This summer has been very eventful for me.  I have surrounded myself around people I love and have made great memories.  I have been to many gatherings, which requires me to figure out transportation.  I own a disabled accessible van that has a ramp for my wheelchair, but I cannot drive myself because of my physical situation.  So, I have to rely on friends, family, or caregivers to drive me to where I need to be.  But, sometimes I cannot find a driver, which leaves me to rely on Access Para Transit (a public taxi service for the disabled and elderly).  I (and many others) have a love/hate relationship with Access Para Transit.  The pros of Access is that the ride cost no more then $3 each way, they take you all across the Los Angeles County (which is a lot of ground to cover), and it’s a easier option of transportation then the bus.  The con of Access is that Access runs like a bus and has share rides (pick ups/drop off of other passengers on route).  So sometimes, the ride that would usually take 20 minutes can turn into a ride for an hour or more.  And sometimes the passengers are not the nicest or they smell.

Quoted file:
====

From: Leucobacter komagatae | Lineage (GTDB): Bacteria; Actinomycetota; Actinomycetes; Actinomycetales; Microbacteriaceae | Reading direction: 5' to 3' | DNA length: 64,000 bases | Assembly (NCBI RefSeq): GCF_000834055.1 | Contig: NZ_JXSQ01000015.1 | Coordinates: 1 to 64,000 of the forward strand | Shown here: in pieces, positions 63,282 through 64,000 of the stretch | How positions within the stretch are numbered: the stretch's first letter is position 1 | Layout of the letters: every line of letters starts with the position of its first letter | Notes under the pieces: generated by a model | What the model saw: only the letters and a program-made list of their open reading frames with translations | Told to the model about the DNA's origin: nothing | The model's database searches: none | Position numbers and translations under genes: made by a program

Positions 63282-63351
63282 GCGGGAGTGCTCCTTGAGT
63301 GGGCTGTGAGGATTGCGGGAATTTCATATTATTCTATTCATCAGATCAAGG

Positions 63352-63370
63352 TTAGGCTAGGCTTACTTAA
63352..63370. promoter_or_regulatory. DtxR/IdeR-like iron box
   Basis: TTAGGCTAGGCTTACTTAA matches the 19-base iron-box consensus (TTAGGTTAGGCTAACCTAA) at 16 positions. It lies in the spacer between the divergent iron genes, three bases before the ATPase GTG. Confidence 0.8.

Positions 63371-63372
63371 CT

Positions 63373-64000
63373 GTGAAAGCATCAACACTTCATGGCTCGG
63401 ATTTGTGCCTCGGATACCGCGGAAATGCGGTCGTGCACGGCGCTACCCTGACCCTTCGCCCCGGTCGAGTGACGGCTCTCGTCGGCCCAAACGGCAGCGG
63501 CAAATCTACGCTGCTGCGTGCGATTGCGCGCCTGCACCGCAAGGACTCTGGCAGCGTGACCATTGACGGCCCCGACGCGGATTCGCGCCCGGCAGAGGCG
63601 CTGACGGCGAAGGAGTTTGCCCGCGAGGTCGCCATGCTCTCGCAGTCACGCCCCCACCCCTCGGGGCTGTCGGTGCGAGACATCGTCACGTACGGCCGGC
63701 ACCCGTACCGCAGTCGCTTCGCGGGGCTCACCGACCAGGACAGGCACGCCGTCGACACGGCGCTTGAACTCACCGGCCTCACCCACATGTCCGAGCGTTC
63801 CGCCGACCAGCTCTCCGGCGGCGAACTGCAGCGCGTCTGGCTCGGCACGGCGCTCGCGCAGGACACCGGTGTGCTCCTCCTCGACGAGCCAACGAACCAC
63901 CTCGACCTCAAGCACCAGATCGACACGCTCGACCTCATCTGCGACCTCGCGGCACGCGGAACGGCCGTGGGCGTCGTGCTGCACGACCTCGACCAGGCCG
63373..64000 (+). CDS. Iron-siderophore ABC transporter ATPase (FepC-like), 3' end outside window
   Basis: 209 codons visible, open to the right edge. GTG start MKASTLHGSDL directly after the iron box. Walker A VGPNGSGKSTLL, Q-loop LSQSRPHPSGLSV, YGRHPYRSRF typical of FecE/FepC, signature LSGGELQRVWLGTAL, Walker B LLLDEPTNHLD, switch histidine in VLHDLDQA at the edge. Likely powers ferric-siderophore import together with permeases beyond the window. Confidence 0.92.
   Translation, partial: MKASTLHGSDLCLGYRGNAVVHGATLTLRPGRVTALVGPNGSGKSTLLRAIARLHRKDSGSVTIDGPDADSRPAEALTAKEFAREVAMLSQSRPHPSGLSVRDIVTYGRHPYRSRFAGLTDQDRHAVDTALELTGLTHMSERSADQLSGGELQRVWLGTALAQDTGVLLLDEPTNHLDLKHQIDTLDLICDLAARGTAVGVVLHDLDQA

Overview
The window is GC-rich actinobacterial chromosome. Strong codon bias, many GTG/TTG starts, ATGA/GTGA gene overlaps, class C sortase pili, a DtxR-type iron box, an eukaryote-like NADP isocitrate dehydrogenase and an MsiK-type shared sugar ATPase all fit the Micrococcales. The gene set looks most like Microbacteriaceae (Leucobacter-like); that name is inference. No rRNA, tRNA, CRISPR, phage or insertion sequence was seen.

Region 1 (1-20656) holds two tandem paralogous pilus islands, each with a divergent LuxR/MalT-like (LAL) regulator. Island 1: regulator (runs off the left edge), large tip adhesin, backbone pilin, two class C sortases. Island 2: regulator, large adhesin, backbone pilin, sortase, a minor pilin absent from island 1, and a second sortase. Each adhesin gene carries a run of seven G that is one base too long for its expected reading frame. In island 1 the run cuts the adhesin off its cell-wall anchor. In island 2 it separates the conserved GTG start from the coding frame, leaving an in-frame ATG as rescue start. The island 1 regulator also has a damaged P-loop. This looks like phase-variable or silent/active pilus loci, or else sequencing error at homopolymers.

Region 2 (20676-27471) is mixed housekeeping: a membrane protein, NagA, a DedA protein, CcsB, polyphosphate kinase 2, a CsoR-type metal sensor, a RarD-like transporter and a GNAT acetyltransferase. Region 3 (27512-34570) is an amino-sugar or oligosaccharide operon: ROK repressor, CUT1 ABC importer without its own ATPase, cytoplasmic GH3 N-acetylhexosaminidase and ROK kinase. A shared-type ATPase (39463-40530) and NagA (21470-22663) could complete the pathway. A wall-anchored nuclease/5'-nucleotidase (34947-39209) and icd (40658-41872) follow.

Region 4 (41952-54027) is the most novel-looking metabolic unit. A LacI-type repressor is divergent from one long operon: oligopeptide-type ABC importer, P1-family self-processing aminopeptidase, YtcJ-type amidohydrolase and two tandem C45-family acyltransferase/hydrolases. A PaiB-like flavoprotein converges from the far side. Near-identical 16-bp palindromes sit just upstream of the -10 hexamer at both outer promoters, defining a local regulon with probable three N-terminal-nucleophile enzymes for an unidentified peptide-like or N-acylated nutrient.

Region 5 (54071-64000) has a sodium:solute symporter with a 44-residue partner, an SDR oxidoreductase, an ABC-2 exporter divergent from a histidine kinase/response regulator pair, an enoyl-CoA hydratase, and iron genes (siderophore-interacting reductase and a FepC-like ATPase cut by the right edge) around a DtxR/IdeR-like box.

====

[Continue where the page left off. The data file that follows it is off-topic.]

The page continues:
I know people that have expressed their frustration with Access.  Whether it be how late they are running or how the driver didn’t pick them up and so on.  But, my luck I haven’t had a bad experience yet.  And I probably just jinxed myself.  Maybe its because I don’t send out negative vibes saying how much I hate Access.  The way I look at it is we are lucky to have a service that will drive us at such a cheap rate and if they are running late you have to consider the drivers route and traffic.  I’ve seen on many occasions passengers roll up to the van and the first thing they say is, “you’re late!”  The poor driver cannot win for nothing.  I usually always greet the driver with a smile and a friendly greeting, no matter how later they are or how tired I am.  The driver does the best he possibly can do.